Hereinafter, (1) multiplexing of PUCCHs in which the number of PUCCH symbols is X or more, (2) multiplexing of PUCCHs in which the number of PUCCH symbols is less than X, and (3) multiplexing of a PUCCH in which the number of PUCCH symbols is X or more with a PUCCH in which the number of PUCCH symbols is less than X will be described in order. In the following description, for simplicity, one PUCCH will be referred to as a “unit.” Multiple units are assumed to be transmitted in the same frequency resources (for example, in the same PRB).

Multiplexing of PUCCH in which the Number of PUCCH Symbols is X or More

FIG. 8 is a diagram to show an example of multiplexing a PUCCH in which the number of PUCCH symbols is X or more. In this example, units 1 to 3, each comprised of four symbols, are multiplexed with unit 4 comprised of twelve symbols. The RSs in units 1 to 3 comprised of the smaller number of symbols are mapped to symbols that are the same as some of the RSs in unit 4 comprised of the larger number of symbols. Note that the following examples of multiplexing in this specification will assume that the symbols of unit 1 includes the last symbol of the slot, unless specified otherwise.

Units comprised of the smaller number of symbols may be multiplexed so that RSs are mapped to the same symbol as the RS of the last symbol in the unit with the greater number of symbols (unit 1 and 4), or may be multiplexed so that the RSs are mapped to symbols that are same as the RSs in symbols other than the last symbol in the unit with the greater number of symbols (unit 2 or 3, and unit 4).

The UCIs to be time-division-multiplexed (TDM) may be UCIs for different UEs (for example, unis 1 to 3 may correspond to UEs 1 to 3, respectively), or may be UCIs for the same UE (for example, unis 1 to 3 may correspond to UE 1). In the latter case, UCIs related to a plurality of serving cells used by one UE may be time-division-multiplexed (TDM), or UCIs for multiple MIMO (Multi-Input Multi-Output) layers may be time-division-multiplexed (TDM).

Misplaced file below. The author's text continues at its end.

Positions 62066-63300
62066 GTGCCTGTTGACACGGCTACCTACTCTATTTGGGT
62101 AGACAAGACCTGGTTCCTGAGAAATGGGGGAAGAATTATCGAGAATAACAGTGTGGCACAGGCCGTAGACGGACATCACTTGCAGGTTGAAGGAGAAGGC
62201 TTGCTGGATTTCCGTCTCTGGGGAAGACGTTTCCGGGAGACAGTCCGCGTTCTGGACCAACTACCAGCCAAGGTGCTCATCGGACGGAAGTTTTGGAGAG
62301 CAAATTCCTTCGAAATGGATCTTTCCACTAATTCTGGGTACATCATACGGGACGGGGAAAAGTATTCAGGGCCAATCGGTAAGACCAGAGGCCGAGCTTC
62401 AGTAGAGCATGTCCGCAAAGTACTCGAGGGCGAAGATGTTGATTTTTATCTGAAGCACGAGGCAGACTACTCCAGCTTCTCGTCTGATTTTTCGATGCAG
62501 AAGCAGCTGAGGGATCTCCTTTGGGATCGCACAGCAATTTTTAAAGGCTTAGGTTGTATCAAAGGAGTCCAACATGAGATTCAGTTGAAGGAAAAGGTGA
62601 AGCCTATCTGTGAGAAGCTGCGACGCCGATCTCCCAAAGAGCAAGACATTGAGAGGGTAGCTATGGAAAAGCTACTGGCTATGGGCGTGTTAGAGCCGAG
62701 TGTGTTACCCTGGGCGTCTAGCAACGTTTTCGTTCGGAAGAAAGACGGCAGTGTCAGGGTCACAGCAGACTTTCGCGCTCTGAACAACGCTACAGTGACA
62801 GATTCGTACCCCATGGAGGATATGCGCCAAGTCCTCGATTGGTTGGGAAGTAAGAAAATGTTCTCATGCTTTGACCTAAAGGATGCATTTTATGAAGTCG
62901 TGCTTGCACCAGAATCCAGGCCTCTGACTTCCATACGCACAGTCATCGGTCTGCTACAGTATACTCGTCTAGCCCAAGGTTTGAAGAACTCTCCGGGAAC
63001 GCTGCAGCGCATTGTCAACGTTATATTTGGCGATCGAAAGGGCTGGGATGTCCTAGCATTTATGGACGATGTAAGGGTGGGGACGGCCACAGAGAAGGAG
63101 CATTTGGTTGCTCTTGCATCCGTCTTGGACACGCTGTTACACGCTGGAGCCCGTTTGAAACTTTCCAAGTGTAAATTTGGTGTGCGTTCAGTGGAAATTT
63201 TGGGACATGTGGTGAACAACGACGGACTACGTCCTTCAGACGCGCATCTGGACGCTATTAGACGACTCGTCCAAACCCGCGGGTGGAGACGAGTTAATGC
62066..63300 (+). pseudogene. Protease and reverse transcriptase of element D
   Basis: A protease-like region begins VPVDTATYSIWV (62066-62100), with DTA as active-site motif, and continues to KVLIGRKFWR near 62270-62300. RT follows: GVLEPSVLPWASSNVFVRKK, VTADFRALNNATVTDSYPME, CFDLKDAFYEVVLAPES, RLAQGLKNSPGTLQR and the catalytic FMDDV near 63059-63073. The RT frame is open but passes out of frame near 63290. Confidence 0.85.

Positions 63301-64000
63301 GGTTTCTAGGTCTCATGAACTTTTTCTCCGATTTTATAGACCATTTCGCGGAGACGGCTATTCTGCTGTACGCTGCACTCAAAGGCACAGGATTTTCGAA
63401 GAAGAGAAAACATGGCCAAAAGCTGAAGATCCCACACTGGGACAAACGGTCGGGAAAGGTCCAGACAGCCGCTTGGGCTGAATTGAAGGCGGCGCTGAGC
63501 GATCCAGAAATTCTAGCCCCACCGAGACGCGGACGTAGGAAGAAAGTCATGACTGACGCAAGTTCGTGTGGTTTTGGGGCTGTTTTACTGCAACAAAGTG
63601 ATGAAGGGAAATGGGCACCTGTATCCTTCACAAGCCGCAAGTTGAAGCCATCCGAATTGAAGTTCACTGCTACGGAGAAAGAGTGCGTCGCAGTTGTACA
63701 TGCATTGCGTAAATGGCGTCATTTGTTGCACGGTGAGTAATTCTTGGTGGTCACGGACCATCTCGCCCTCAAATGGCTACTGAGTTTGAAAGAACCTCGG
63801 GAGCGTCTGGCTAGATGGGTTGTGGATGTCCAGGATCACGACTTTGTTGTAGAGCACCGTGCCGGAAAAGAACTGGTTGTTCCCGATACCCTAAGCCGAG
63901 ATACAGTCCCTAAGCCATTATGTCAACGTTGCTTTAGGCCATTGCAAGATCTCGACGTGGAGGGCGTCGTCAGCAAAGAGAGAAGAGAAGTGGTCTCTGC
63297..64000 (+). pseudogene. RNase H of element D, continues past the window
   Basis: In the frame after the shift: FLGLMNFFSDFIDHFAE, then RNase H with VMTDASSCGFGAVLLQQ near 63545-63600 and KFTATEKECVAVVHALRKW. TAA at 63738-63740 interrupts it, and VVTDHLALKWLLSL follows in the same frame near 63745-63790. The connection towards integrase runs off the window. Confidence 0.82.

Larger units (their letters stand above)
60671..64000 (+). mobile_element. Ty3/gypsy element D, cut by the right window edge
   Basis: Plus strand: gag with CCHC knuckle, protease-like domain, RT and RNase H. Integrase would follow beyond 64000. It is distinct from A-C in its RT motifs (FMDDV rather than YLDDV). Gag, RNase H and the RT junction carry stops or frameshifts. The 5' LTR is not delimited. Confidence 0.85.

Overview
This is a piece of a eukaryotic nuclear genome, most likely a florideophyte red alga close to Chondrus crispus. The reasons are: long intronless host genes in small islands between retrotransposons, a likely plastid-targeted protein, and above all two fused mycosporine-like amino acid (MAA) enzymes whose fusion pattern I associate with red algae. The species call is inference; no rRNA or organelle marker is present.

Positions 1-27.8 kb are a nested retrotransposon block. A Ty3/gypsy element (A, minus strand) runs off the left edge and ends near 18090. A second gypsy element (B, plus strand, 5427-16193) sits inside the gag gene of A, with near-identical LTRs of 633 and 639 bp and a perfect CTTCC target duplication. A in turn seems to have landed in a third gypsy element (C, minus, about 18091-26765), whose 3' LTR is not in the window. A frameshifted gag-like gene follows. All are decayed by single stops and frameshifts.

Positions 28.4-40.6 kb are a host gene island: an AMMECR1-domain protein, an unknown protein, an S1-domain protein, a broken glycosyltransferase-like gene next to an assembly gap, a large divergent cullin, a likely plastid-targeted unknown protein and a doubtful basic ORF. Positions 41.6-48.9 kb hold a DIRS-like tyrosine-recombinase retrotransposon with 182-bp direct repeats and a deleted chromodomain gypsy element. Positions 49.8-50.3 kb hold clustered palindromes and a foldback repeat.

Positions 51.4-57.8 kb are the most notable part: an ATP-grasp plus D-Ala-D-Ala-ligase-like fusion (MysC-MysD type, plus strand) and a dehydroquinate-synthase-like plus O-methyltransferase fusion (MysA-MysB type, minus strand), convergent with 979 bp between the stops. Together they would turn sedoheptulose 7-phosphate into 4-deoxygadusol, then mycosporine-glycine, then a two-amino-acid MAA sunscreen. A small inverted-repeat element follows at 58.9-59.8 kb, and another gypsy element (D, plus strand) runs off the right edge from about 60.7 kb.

FIG. 9 is a diagram to show another example of multiplexing of PUCCHs in which the number of PUCCH symbols is X or more. In this example, unit 1 comprised of four symbols and unit 2 comprised of eight symbols are multiplexed with unit 3 comprised of twelve symbols. The RSs of units 1 and 2 comprised of the smaller number of symbols are mapped to symbols that are the same as some of the RSs in unit 3 comprised of the larger number of symbols.

Here, unit 2 assumes a format in which RSs are mapped only to the last symbol in the PUCCH regardless of the value of X. In this case, as shown in FIG. 9, the UCI in unit 2, located in the same symbol as an RS in unit 3, may be punctured. In this way, part of the UCI symbol in a PUCCH may be punctured.

FIG. 10 is a diagram to show yet another example of multiplexing of PUCCHs in which the number of PUCCH symbols is X or more. This example is similar to the example of FIG. 8, except that the same UCI is transmitted in units 2 and 3. Over a plurality of units (here unit 2 and 3), one UCI is mapped by using at least one of spreading, repetition and coding. For units 2 and 3, the base station can improve the accuracy of channel estimation by using a plurality of RSs included in these units, and improve the received quality.